Modern Cosmology and Anthropic Fine-tuning: Three Approaches

Document Type


Publication Date



The anthropic fine-tuning of the cosmos refers to the claim that the laws of nature, the constants of physics, and the initial conditions of the universe must be set to an enormous degree of precision for embodied conscious agents to exist. Three major responses have been offered to this fine-tuning: the multiverse explanation; theism; and the claim that it is just a brute fact that requires no further explanation. In this chapter, I will consider each explanation in turn, and provide some novel arguments for the superiority of a theistic or related explanation. In the last section, I will show how whether or not one adopts a theistic or related explanation can significantly influence what features of the universe one considers in need of further scientific explanation, and the type of scientific explanation that one should find satisfactory. In particular, I will argue that in some cases atheism, not theism, serves as a science stopper in discouraging a search for deeper scientific explanations of phenomena.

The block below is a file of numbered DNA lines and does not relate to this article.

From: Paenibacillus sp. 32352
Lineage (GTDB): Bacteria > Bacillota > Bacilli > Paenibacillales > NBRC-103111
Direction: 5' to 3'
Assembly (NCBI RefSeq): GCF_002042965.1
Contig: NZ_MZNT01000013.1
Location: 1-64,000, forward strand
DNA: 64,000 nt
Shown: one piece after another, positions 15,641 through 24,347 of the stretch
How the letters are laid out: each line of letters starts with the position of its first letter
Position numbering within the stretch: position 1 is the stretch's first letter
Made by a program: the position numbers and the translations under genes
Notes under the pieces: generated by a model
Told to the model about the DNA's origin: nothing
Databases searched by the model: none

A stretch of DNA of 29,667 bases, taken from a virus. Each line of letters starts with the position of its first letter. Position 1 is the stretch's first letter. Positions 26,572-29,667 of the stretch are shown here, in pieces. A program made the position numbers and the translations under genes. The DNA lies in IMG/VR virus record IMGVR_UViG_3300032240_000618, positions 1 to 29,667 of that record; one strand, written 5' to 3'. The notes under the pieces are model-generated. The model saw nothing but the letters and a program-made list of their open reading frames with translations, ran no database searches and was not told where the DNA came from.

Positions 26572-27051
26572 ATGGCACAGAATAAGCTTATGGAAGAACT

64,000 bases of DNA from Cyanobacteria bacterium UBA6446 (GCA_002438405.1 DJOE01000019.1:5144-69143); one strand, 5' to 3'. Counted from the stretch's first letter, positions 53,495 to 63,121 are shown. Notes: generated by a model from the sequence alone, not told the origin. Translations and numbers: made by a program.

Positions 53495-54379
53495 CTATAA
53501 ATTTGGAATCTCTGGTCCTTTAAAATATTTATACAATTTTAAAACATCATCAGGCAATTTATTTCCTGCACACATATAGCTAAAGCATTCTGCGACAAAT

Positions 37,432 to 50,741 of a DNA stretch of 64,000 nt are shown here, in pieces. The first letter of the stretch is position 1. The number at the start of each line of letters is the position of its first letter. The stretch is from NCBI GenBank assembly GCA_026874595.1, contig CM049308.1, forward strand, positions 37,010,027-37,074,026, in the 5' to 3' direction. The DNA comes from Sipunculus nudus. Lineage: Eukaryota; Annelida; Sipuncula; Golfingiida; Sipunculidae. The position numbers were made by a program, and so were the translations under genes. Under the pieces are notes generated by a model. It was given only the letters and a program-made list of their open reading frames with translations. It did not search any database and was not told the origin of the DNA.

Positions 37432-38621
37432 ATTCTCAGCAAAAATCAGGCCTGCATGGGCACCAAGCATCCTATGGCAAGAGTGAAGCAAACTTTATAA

Originally published as:

Collins, R. (2012). Modern cosmology and anthropic fine-tuning: Three approaches. In R. D. Holder & S. Mitton (Eds.), Georges Lemaître: Life, Science and Legacy (Vol. 395, pp. 173–191). Springer Berlin Heidelberg. https://doi.org/10.1007/978-3-642-32254-9_13

This document is currently not available here.